And what’s the writing process? Does one thing – the play’s theme, dialogue or setting, or the music or the lyrics – come first?

Roughly speaking characters come first, then story, then what they say and sing comes as one flowing journey which is then endlessly rearranged until it feels right. But The Sum is a bit unusual in that there are a few really old songs in there that I was playing at gigs before the play was even thought of. When I started imagining what the characters might sing I realized I had some of those songs written already. But I suppose it’s not that surprising: it all came out of the soup of my brain.

Of course, you collaborate with Vidar Norheim and Martin Heslop on many of your projects. What is the importance for you of working with people you know well?

It’s so valuable. Irreplaceable. You arrive at a short hand and an honesty that saves so much time, and reference points are so easy because you can draw on the great bank of past listening and playing you’ve done together. I feel lucky beyond words to get to work with both Vidar and Martin. Over the past five years or so we’ve done endless projects together, from straight band gigs to theatre shows to site-specific happenings. Narvik would have been impossible without the collaboration between the three of us. Apart from skill as composers and players, they’ve both got amazing taste. They’d never let me get away with anything dodgy and I love that. And Martin’s a brilliant poet and lyricist himself so he’s a great person to consult about lyrics. Yeah, they’re alright.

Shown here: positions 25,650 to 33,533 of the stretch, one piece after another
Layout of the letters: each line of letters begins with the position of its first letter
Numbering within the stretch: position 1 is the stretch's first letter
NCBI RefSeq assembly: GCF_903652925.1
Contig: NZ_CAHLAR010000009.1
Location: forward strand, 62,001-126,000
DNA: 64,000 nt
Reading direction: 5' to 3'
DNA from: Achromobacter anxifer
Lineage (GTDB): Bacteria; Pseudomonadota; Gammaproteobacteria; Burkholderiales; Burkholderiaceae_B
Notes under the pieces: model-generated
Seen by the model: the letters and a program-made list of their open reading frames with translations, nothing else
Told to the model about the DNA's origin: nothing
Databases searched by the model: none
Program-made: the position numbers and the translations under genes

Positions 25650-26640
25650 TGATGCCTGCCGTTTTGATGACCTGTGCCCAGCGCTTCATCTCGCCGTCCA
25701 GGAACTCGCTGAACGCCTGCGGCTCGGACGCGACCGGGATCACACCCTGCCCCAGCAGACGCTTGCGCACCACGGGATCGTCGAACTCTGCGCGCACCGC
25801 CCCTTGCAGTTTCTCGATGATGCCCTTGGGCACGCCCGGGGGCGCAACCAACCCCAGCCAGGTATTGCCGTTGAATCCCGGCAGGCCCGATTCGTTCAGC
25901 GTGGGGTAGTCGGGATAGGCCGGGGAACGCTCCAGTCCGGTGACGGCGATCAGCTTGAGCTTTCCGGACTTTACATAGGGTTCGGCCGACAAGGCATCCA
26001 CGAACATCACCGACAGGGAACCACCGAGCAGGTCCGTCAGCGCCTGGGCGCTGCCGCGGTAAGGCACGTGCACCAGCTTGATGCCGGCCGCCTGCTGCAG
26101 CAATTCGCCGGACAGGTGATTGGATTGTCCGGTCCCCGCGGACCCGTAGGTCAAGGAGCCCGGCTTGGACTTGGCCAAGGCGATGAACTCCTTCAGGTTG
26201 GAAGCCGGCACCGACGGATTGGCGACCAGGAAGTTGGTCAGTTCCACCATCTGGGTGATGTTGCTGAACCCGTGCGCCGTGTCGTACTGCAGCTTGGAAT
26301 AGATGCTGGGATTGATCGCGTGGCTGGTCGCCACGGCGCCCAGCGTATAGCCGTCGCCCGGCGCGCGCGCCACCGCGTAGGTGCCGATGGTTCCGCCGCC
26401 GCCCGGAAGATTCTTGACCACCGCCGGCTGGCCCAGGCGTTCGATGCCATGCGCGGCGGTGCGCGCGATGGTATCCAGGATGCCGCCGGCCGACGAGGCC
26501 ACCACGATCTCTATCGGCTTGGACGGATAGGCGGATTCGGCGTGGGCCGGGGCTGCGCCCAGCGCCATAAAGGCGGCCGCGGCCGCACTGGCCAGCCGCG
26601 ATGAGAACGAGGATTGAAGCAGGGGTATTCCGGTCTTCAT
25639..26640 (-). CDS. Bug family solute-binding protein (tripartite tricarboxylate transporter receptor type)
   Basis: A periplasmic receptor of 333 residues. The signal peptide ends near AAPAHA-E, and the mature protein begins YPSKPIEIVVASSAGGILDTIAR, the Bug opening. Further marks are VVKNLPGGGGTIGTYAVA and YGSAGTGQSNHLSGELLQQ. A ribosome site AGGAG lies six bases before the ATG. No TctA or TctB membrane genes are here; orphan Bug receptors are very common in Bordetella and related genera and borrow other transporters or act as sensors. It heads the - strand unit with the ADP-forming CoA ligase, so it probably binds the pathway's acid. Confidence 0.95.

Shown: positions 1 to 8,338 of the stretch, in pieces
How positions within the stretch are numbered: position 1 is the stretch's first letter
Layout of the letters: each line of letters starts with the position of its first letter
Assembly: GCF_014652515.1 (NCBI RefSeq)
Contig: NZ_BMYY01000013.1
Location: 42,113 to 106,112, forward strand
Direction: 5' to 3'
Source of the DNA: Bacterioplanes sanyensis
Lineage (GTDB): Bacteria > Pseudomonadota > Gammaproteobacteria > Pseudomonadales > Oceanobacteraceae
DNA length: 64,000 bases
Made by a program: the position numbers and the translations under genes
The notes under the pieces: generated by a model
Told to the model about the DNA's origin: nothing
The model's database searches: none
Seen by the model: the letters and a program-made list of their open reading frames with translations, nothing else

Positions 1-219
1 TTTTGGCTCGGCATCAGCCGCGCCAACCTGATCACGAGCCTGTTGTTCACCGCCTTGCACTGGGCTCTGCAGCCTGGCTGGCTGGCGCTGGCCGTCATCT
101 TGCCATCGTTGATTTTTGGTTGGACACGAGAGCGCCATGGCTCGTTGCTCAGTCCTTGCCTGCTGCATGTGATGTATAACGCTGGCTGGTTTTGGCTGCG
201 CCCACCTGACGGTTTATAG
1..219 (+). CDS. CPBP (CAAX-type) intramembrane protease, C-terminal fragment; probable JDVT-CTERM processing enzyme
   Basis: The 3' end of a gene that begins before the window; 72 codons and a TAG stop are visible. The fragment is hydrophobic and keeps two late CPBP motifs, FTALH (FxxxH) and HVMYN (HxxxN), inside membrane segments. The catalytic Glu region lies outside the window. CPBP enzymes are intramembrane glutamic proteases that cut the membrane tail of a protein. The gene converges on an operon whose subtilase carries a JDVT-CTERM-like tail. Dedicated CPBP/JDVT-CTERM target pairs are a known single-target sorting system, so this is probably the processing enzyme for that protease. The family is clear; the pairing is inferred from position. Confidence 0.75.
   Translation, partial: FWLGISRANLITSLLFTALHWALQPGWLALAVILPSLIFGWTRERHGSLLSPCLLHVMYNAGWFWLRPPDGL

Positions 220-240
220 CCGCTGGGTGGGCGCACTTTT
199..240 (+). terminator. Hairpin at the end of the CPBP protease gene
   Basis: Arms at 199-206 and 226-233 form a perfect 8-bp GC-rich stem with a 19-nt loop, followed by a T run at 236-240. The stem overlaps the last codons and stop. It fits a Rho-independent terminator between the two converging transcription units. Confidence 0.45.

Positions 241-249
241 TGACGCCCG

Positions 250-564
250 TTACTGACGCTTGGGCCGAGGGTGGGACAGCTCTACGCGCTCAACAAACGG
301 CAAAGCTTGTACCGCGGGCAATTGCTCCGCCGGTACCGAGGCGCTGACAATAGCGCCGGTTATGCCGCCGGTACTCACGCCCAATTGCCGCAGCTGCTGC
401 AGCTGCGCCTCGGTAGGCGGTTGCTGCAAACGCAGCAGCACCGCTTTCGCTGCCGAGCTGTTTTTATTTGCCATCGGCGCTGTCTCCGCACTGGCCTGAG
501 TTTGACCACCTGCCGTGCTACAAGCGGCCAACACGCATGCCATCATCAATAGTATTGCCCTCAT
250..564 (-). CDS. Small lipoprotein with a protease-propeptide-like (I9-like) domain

"I love Adrian Henri’s warm, funny, devastating treatment of those ideas." Lizzie Nunnery

I’d also like to ask you about Horny Handed Tons Of Soil, which is another piece anchored firmly in Liverpool and its history, being a response to Adrian Henri’s own response to the city’s urban geography. Memory and history are themes that seem crucial to your work. Can you explain a little more about that, and tell us how/if creating a piece in response to someone else’s work is different to creating an original work?